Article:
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Sorry but I beg to differ. First, weather in Dec vs May is not the same. Then, the OP has not said exactly where they plan to head in the US but if anywhere north of Miami they will be crossing the Gulf Stream in Jan far enough north that they are almost guaranteed to catch at least one front. Not a good idea.

I assume you are aware of the recent Carib 1500 and the weather they experienced?
The weather below the mid-ocean high--where ever that is at the time--is generally not so bad.

The OP did say where they are going: Chesapeake Bay.

Front's off the East Coast can be unpleasant. Some years are worse than others. They do seem to follow patterns. Last year was ugly. The year before was pretty gentle. The pattern should be in place before they leave. Regardless, it isn't terrible, just unpleasant.

I'm very aware of the sad experience of Rule 62. There is a huge difference between trying to get into a very narrow cut in the Bahamas during a rage and entering the Chesapeake. The Chesapeake is a very friendly entrance.
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Old 07-12-2010, 12:48   #27
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East-to-West

Two minor comments....

1) While Dave is correct in what he wrote, and I know others who've made East-to-West crossings in the summertime (in the month of June, from Gib to Maderia to Bermuda to US), you can do this passage.....

I stand behind my original thoughts...
"You might make it fine, but I'd certainly NOT recommend anyone doing it as their first passage....."
It will be cold, wet, and upwind....


2) Biscay is a BITCH in the winter....
My father lost a finger sailing there.....cut off half of his ring finger, pulling in a reef, while sailing the Bay of Biscay in November....


Don't know what else to write, except for wishing you good luck and fair winds!!!


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Old 07-12-2010, 13:33   #28
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My East-to-West experience is in May, not December or January. We went from Plymouth to Azores to Bermuda to Norfolk to Annapolis. Good time, very little bad weather once past the English Channel, and very rarely pointed higher than a close reach. We spent a couple of days on a spinnaker run.
We ourselves have done east to west in the north, but we went up to the faroes and above iceland and had a spinnaker run much of the way. But that was during the summer, and even then we did have a force 9 snowstorm above iceland (June 4th if I remember correctly and we saw it coming and were snug at anchor).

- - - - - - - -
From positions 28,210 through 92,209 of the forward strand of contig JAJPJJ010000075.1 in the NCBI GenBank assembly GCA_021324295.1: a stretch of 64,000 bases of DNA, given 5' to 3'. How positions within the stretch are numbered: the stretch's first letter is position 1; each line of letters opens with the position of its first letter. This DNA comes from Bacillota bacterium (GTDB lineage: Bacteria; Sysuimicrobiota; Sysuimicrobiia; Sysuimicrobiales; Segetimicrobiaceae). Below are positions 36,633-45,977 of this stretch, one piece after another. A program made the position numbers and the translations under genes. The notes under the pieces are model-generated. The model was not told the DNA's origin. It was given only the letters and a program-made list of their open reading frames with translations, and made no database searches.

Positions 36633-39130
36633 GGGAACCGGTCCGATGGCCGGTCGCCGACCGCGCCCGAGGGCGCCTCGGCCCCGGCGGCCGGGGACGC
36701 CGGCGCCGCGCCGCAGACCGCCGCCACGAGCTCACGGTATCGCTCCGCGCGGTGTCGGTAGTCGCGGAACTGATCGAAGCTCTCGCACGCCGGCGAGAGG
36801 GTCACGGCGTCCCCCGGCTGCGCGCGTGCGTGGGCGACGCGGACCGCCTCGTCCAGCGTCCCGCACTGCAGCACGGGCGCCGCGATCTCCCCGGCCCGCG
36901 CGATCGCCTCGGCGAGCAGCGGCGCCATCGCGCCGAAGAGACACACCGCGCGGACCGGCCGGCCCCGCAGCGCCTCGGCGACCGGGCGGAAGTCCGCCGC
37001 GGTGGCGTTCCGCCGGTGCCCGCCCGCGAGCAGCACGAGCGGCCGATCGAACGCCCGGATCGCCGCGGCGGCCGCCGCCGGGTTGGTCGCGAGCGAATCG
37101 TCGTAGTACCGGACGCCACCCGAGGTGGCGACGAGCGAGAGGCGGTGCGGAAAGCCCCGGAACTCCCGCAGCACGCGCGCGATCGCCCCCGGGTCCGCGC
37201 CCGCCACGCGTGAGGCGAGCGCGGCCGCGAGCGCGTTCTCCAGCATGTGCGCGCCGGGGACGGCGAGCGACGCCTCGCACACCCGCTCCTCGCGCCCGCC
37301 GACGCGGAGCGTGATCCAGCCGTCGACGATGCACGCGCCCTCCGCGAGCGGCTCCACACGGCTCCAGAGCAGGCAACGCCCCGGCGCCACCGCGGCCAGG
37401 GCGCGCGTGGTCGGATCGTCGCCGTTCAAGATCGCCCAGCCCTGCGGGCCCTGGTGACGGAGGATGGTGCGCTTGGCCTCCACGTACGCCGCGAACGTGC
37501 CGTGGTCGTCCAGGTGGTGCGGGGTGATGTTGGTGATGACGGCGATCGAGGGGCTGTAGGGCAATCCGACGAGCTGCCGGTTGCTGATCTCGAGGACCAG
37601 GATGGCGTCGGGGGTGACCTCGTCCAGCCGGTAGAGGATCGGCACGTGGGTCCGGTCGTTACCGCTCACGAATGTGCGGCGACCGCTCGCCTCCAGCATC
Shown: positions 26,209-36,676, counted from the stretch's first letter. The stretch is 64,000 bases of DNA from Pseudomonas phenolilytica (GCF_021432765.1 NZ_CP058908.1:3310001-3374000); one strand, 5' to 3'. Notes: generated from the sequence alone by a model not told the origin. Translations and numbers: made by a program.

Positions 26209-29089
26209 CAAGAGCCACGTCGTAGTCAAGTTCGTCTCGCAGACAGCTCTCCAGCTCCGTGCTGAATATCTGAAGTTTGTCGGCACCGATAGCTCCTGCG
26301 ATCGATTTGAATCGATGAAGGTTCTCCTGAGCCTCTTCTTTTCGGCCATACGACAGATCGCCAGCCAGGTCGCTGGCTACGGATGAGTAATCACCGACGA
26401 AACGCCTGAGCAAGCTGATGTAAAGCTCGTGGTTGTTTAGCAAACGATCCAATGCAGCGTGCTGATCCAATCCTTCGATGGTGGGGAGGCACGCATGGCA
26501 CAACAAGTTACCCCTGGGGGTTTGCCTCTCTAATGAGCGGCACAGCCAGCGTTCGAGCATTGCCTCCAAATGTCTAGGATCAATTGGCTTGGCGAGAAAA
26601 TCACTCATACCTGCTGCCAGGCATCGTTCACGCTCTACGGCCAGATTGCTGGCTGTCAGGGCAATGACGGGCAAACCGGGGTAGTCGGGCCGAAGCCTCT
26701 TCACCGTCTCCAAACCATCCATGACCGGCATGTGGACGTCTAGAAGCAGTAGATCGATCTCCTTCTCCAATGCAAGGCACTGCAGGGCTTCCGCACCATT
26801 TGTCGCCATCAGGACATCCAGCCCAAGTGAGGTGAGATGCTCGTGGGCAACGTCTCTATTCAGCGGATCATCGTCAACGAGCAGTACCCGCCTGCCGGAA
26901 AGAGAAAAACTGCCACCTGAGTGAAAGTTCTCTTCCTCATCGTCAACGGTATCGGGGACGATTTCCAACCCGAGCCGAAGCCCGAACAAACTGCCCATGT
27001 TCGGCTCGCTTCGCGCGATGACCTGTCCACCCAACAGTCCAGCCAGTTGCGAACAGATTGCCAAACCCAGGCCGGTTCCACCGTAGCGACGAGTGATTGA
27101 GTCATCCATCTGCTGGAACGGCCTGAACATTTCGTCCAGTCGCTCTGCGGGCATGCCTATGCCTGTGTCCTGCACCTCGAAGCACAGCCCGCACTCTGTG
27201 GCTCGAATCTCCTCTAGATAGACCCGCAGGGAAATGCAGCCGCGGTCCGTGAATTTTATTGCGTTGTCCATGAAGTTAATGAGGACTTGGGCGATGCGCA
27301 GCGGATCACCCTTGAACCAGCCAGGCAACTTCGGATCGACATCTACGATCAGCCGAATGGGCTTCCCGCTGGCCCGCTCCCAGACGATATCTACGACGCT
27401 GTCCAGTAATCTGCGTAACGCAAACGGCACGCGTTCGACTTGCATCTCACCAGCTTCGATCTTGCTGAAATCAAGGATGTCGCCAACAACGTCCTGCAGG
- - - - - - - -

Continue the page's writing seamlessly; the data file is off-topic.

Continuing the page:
In the winter all we can say for sure is that it will be cold at night and the weather unpredicable.

For what its worth, here is the current grib forecast for the 15th dec. Its too far away to be accurate but is suggestive . . .
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Old 07-12-2010, 13:38   #29
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Actually it looks like you've a nice window for getting outa the Bicay starting Sat coming up.... the next few days look like light winds and minmum swells.... thats MagicSeaweed....
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Old 07-12-2010, 13:57   #30
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Here are the key parts of the dec pilot chart.

13% chance at any given day of a gale (Force 8 or more) leaving the Bay of B. 1200nm roughtly from the Bay to the azores, lets say 8 days, which gives you a 67% probability of greater than force 8 sometime during that leg.

The wind direction is predoment headwinds leaving the Bay of B, shifting to slightly more equal from all directions around the azores. But even in the best case, completely equal from all directions means headwind 25% of the distance.

It can certaintly be done. And it might be a great adventure. But I would for sure want to have absolute confidence in both the boat and the skipper, and be sure I was personally up to working thru winter storms.